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‘American Dreamer’: Comedian Jim Gaffigan Defies Expectations as Anti-hero and Leading Man



Deep waters run Dark in Ride-share Dramedy

Looking at the poster for the new movie “American Dreamer,” one might immediately assume that it is a lighthearted comedy. Even watching the trailer, you may find yourself waiting for it to turn comedic and for the premise of a down-on-his-luck rideshare driver to crack a joke and become burlesque.

However, the laughs never come, and instead of becoming lighter, the tone grows darker. Suddenly, you realize that “American Dreamer” is not a comedy at all, but a suspenseful thriller about drugs, kidnapping, and domestic drama.

Our initial expectations of humor in “American Dreamer” are due to the fact that the movie stars Jim Gaffigan, a renowned stand-up comedian who is best known for his self-deprecating stage presence as a buffoonish and lazy glutton. His most recognizable jokes are about food, he has written a book titled “Dad Is Fat,” and his current tour is called the “Secrets and Pies Tour.”

Gaffigan became a household name in 2005 when he released the hit comedy album “Beyond the Pale,” which features his famous “Hot Pockets” bid. Gaffigan’s success as a comedian has since earned him many roles as an actor. He has appeared in numerous movies and headlined his own sitcom titled “The Jim Gaffigan Show” on TV Land. All of these roles are relaxed and cheerful. For the most part, they just have the recognizable stand-up playing the same persona that he depicts on stage. 

“American Dreamer” is something different, though. In it, Gaffigan plays the leading man, but the movie’s tone offers close-to-no comedic relief. Gaffigan’s character, Cam is a tragic father figure, a desperate divorced parent struggling to pay child-support. In order to make ends meet, Cam eventually starts chauffeuring a drug dealer around town.

From here, it looks like “American Dreamer” is taking a page directly from Clint Eastwood’s “The Mule” or TV shows like “Breaking Bad” and “Ozark,” employing the trope of average, but helpless people getting involved in the dangerous world of drug trafficking. Already, this is pretty sinister and uncharted territory for Gaffigan, but the plot only becomes more ominous when Cam kidnaps the drug dealer’s child for ransom, making him an undisputed anti-hero.

For the rest of the film, we are in a state of dramatic irony, as the drug dealer is trusting Cam to transport him while he tries to figure out what happened to his son. Little does he know that the culprit is actually right in front of him, right in the driver’s seat.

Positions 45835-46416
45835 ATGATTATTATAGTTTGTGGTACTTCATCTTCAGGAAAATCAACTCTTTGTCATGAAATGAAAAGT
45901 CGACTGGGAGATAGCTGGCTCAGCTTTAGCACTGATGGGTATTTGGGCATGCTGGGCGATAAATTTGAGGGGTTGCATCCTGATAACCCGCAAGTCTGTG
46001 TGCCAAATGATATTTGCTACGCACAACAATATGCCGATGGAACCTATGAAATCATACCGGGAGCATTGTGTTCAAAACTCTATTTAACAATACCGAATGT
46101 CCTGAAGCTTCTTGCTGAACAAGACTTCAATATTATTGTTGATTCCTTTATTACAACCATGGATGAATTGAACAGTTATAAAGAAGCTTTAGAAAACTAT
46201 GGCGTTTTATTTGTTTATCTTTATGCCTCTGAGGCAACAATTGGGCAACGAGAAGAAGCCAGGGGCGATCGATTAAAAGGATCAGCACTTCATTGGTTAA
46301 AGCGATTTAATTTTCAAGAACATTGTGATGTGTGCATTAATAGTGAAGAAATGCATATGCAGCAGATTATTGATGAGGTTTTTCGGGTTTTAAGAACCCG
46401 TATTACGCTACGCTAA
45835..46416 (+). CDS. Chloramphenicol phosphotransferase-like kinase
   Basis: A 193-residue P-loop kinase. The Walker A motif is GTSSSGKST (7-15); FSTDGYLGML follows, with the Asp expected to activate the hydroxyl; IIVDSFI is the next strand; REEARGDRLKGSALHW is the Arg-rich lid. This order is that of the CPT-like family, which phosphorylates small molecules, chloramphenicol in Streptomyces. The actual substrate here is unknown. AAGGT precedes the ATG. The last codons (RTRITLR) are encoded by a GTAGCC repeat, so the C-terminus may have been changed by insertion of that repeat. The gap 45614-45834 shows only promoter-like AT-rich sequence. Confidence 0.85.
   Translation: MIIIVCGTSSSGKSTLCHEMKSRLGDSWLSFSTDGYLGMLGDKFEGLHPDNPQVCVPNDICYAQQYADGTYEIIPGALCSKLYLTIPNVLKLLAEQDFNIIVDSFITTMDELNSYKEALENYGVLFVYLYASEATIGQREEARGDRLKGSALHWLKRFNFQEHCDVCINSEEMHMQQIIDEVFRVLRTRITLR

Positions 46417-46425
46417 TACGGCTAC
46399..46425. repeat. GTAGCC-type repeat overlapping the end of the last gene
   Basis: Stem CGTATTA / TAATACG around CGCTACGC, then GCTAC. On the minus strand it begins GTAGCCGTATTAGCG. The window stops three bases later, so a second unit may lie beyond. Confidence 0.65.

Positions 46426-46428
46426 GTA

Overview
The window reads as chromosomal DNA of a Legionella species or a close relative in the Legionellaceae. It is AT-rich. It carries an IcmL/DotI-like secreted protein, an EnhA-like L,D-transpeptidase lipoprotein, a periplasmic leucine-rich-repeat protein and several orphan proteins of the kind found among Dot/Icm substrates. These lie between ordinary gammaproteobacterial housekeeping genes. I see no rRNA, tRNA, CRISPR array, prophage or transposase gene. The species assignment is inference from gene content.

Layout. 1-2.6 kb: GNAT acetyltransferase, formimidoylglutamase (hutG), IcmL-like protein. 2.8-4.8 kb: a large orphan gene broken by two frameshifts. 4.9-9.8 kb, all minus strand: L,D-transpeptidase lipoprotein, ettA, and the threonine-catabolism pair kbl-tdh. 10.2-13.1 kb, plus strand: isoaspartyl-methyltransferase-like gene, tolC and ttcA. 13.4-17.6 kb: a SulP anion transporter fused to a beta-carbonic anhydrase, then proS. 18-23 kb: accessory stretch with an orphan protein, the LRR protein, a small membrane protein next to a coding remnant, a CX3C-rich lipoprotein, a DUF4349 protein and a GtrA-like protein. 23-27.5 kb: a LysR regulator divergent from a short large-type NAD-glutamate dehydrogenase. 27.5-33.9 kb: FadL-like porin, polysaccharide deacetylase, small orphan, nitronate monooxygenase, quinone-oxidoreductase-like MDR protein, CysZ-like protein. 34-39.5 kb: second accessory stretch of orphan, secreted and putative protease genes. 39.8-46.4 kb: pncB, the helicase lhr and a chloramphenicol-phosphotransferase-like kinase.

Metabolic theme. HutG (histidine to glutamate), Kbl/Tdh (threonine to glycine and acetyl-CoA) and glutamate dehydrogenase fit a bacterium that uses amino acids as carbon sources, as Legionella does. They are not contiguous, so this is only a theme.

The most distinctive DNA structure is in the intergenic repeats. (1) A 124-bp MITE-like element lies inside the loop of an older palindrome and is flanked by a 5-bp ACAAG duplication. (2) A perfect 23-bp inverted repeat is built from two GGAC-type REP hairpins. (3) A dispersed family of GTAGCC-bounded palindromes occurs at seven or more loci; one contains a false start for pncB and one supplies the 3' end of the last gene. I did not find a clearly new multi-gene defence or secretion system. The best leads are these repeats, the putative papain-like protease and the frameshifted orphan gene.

Clearly, the movie provides an opportunity for Gaffigan to play a new kind of character and branch out from his type-casted routine. Unfortunately, early reviews of the film have not been flattering, calling it clichéd and flat. However, despite their complaints about the movie as a whole, most critics have been relatively satisfied with Gaffigan’s performance.

Other than the leading comedian, “American Dreamer” touts a pretty novice cast and crew. German filmmaker Derrick Borte directed “American Dreamer,” and the decision to cast Gaffigan can perhaps be attributed to him along with producer Scott Floyd Lochmus and casting director Matthew Messinger. Actors Robbie Jones, Isabel Arraiza, and Tammy Blanchard co-star alongside Gaffigan. Overall, there are very few recognizable names attached to the project, not to mention the extensive list of indie studios behind the film—Saban Films, Storyland Pictures, XYZ Films, and Sugar Studios LA to name a few.

No Free Rides, Ever

At the end of the day, though, it may still be difficult to see a man that is known for innocent Hot Pocket and bacon jokes play such a complicated and immoral character. Going back to the movie’s mere poster, it is hard to look at a picture of Jim Gaffigan starring intensely at the camera and take it seriously, even (and perhaps especially) when he is surrounded by flames above the punny tagline “There Are No Free Rides.” 

Given the persona that Jim Gaffigan is associated with, “American Dreamer’s” intensity could read as ironic, and familiar audiences may always be fighting an impulse to laugh at it. This makes it all the more difficult for Gaffigan’s character to come off as authentic. And the most tragic aspect of all this is that the comedian may really be a capable of playing diverse roles, but if this debut for him flops, even if it is for reasons beyond his control, it may restrict him to playing the funnyman for the rest of his career.

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